The US Army's latest supersolider innovation is inspired by the movie Aliens. And yes, the mechatronic arm exoskeleton is about as apocalyptic as it sounds. The arm-mounted device is literally a robot that lets soldiers shoot guns better.
Scifi references aside, the exoskeleton seems to make good sense. Using a combination of carbon fibre, mounted motors, cables and algorithms, the so-called MAXFAS works a bit like a puppeteer and helps stabilise a shooter's arm. Especially when new to pointing guns at targets, many soldiers experience a slight tremor that wrecks their accuracy. The exoskeleton smooths that out like a Steadicam for firearms.
"Soldiers need to be able to aim and shoot accurately and quickly in the chaos of the battlefield," Dan Baechle, the mechanical engineer that helped build the device, said in a release. "Training with MAXFAS could improve Soldiers' accuracy, and reduce current time and ammunition requirements in basic training."
It's not just for training either. Baechle added, "My vision is that one day, a more mature version of MAXFAS could be used to improve aim on the battlefield despite any adverse conditions."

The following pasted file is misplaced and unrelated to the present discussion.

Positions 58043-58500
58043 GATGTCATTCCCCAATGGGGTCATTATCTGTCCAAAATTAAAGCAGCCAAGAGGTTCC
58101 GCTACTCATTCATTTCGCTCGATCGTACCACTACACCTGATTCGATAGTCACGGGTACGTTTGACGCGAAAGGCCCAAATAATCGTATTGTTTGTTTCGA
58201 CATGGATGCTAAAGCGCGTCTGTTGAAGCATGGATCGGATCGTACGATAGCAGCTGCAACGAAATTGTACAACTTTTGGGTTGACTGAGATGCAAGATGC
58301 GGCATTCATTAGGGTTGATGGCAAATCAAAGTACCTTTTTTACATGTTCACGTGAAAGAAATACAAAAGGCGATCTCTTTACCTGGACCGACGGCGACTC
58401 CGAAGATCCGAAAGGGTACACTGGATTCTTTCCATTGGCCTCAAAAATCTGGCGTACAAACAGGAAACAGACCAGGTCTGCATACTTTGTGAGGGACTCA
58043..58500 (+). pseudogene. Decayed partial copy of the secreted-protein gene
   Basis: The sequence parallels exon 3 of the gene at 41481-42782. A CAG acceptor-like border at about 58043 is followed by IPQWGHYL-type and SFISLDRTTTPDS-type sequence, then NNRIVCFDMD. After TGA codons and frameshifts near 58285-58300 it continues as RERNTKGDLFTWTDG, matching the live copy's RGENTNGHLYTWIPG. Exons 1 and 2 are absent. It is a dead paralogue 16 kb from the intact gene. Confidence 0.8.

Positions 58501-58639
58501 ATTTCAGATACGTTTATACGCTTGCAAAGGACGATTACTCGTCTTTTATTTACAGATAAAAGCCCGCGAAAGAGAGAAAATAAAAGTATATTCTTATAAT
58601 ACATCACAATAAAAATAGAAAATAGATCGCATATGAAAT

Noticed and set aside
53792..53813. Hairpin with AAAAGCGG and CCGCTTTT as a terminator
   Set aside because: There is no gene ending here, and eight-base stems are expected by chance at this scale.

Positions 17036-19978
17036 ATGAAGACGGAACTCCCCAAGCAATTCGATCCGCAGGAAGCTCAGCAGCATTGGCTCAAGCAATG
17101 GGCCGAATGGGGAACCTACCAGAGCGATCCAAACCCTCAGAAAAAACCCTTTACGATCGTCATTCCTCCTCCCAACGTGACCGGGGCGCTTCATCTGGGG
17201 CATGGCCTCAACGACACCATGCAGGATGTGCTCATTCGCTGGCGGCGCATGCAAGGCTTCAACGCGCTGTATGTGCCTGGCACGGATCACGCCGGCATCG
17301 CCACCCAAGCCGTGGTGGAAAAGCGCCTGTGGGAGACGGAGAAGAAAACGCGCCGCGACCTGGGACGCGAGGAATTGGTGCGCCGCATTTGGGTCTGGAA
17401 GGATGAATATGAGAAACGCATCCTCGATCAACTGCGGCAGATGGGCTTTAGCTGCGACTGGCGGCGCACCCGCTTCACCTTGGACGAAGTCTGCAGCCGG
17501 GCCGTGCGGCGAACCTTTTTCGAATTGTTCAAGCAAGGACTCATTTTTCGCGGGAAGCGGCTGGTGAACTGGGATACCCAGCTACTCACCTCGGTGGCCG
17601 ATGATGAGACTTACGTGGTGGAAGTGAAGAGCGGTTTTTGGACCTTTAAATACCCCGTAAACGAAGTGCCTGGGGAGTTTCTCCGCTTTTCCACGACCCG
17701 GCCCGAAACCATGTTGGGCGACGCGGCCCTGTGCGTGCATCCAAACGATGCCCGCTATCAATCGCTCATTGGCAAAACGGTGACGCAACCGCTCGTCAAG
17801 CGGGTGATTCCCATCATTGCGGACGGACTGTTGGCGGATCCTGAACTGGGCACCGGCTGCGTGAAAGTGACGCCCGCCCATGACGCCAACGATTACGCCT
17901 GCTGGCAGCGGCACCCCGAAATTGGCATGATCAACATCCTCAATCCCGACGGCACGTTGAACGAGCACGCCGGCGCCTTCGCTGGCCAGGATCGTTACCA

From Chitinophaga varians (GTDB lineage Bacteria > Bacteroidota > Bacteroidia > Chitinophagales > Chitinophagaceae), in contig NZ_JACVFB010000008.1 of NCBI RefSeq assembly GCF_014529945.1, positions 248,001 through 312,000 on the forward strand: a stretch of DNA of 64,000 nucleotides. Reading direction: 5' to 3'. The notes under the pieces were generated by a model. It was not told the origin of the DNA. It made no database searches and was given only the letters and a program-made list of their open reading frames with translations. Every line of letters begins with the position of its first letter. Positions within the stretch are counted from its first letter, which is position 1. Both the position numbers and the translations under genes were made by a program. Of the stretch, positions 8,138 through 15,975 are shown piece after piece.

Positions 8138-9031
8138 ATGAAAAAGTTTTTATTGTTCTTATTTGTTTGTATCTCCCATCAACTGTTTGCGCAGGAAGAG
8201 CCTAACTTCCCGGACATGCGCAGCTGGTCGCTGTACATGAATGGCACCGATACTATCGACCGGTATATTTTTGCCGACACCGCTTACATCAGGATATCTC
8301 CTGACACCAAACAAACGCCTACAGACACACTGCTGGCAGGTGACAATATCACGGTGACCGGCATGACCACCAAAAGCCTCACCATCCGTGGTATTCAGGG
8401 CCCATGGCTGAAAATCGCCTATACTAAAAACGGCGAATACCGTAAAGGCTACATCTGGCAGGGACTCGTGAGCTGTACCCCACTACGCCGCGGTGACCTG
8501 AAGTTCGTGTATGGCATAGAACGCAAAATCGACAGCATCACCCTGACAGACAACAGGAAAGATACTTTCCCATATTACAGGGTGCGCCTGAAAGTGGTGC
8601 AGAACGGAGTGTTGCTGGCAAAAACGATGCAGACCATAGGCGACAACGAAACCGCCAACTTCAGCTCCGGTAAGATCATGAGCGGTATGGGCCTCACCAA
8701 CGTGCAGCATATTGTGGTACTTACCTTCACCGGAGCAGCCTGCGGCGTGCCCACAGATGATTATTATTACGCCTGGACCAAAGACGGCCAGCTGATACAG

Sure, better training is good. But what happens when the robot gets a mind of its own on the battlefield? What if its algorithms get crossed, and the mechanised exoskeleton forgets which side is the enemy? Has the Army even seen the first Alien? Did it forget about the part where the android betrays the crew and tries to kill Ripley?
Quite frankly, semi-autonomous robots like Atlas (and pretty much anything related to artificial intelligence) are much scarier than an exoskeleton. But on the bright side, this technology could have terrific applications in medicine. After all, that's its original purpose.
Pictures: US Army